Originally posted on Infendo, the below mass of endless text is my review of the Wii role-playing game, Final Fantasy Crystal Chronicle’s: The Crystal Bearers. Oh yes, it’s still in all of its’ gloried and mostly unedited. Just a few pictures have been added. This game will be the first of which to receive a complete review. For a while now I’ve had a theory that initial reviews can’t be trusted completely due to the sensation of new input from a new game possibly over-powering objectivity. Plus any game can seem like a wonder your first time through, great games can still cause excitement to well up from within months to years later.
DRM, digital rights management, is a system for protecting software from being shared in any way that the publisher of content does not want it to be shared. It’s the lock behind some Amazon books, part of the key to Steams success on the desktop and the reason why you need a product key for Windows, Microsoft Office and many other pieces of software. DRM isn’t inherently evil, but due to it usually restricting the rights of legitimate owners it will often seem that way.
The problem that many people have with DRM is that it often inconveniences legitimate owners (or in most cases licensees…) of software. Just about any method used to verify software ownership can be circumvented. Once that happens, usually the person or group that cracks the software will upload to the web so that it may be downloaded for free without any hassle. Users get to skip pass toolbar installation prompt screens, game ownership verification and unwanted portions of just getting into games like signing into an online account. All of those and more are restrictions that are tightly bound to much of today’s commercial software industry.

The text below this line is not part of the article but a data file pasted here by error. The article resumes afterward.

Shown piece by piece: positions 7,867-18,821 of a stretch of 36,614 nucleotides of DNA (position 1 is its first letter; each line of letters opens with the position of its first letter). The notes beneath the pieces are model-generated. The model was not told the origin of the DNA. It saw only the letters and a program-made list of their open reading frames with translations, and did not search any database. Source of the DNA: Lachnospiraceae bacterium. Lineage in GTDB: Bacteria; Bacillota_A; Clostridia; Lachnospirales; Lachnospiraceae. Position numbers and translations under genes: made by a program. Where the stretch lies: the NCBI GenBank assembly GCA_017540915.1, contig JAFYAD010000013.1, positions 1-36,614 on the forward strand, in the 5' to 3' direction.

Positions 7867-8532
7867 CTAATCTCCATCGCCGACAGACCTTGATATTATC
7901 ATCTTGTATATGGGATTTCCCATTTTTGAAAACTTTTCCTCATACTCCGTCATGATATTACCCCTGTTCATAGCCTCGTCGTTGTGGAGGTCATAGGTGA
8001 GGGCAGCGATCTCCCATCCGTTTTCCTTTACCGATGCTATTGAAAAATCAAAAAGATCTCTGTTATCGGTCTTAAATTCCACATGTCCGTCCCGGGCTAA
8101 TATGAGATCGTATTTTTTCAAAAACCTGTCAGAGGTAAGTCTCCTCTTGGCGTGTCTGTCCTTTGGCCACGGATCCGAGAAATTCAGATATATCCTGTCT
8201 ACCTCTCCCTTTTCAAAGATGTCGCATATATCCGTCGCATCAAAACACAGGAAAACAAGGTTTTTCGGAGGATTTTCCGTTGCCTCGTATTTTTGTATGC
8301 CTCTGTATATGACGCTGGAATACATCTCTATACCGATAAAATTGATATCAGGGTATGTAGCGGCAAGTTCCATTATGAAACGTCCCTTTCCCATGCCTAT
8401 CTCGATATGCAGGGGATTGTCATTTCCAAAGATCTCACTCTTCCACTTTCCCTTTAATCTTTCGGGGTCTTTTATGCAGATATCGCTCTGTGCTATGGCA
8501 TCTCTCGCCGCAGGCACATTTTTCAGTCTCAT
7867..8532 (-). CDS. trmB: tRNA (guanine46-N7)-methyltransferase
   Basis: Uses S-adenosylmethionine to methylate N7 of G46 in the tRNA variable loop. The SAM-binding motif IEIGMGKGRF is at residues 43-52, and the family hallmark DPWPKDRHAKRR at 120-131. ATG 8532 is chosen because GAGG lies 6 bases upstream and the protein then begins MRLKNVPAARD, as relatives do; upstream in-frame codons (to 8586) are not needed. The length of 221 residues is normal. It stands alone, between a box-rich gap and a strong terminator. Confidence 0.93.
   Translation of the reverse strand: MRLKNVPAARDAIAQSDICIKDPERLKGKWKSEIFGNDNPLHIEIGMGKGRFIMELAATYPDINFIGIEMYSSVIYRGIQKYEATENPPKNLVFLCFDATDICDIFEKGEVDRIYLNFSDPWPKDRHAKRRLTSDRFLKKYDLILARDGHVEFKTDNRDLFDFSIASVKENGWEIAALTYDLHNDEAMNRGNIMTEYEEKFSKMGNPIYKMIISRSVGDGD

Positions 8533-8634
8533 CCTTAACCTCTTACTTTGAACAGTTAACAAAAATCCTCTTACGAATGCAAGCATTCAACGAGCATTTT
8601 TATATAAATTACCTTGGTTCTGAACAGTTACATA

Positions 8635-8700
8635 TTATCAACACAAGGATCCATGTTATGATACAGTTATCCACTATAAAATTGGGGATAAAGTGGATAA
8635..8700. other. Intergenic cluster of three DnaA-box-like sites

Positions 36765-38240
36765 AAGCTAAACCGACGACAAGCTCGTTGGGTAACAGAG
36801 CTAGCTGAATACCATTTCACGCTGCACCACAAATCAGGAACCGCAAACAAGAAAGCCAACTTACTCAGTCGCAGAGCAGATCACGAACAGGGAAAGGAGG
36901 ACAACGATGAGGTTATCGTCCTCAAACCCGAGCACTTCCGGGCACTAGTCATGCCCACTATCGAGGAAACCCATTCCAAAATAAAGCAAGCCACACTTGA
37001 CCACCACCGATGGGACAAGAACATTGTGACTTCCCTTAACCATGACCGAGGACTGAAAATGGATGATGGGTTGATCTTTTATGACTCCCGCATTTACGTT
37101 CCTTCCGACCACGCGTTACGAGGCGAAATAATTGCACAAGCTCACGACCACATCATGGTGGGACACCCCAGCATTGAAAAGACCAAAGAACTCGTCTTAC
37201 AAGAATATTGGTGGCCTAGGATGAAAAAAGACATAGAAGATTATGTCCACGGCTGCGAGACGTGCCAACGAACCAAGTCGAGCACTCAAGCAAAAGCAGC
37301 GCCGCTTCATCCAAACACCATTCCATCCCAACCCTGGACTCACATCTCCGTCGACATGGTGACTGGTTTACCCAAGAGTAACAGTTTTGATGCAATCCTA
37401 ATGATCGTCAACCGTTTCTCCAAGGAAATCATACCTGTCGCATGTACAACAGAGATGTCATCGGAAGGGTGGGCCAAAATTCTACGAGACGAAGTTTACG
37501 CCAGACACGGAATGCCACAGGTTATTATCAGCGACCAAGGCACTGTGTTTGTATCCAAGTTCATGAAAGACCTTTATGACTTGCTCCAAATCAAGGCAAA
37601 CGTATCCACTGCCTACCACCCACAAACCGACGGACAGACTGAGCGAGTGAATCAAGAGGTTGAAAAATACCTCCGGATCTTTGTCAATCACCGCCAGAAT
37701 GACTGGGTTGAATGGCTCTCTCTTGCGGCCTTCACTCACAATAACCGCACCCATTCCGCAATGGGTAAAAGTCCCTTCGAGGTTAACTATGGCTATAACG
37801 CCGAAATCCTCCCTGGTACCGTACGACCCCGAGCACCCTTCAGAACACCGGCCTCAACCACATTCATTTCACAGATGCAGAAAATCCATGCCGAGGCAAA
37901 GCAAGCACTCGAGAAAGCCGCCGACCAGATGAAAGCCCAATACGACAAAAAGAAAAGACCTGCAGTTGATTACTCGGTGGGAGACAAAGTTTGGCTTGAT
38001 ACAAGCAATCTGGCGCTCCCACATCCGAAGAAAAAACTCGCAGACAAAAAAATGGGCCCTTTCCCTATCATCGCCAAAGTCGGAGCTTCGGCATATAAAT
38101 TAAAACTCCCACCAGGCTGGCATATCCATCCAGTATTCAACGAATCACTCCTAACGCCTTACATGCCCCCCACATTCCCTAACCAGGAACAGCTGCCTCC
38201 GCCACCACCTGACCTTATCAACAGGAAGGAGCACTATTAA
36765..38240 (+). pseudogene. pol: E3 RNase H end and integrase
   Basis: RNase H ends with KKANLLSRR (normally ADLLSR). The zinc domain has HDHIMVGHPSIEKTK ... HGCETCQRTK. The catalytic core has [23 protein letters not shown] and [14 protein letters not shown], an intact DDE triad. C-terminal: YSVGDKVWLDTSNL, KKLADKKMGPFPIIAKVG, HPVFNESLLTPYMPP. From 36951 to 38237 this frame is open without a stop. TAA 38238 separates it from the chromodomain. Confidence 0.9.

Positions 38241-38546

SHOOT HIM IN THE HEAD!
To summarize what he’s saying, more games need to get to the point earlier than they do today. This rant was relevant about 5 years ago when he made it. It’s still relevant now. Lots of games did not force the player to go through back stories or other uninteresting gaming elements when they had 16 bits or less to work with. Sure, it still happened but it wasn’t nearly as prevalent in the past as it is today. Final Fantasy VII got straight to the point, Final Fantasy X starts off confusing and could be seen as a waste of time by some.
I love Final Fantasy X, it’s one of my most favorite role playing games but it has a slow start. It definitely does set up the rest of the story, but the same affect could have been achieved much more quickly if the game had of started off on the Al-Bhed boat. That combined with quick flashbacks for the “tutorial” and a condensed form of the story could have made the plot more interesting than annoying. Of course, I’m just one die. Final Fantasy X is just one side of that and is far away from being one of the worst offenders.
“Open source is a development methodology; free software is a social movement.” That’s a great explanation but it may still leave a few people at a loss of what’s being discussed here. Before we make this more tasty I’d like to define both terms further.
The game is very well done if the videos are anything worth using as a measuring stick while it’s unreleased. The music and sound effects are mix of of old ditties and are also an extension of the style formed in New Super Mario Bros. DS. The visuals are just as splendid as the ones ushered in by Super Mario Galaxy and the levels are a mix of Galaxy’s and the bonus stages of Super Mario Sunshine. Toss it all in a coin block and you should have a worthy power-up for any 3DS.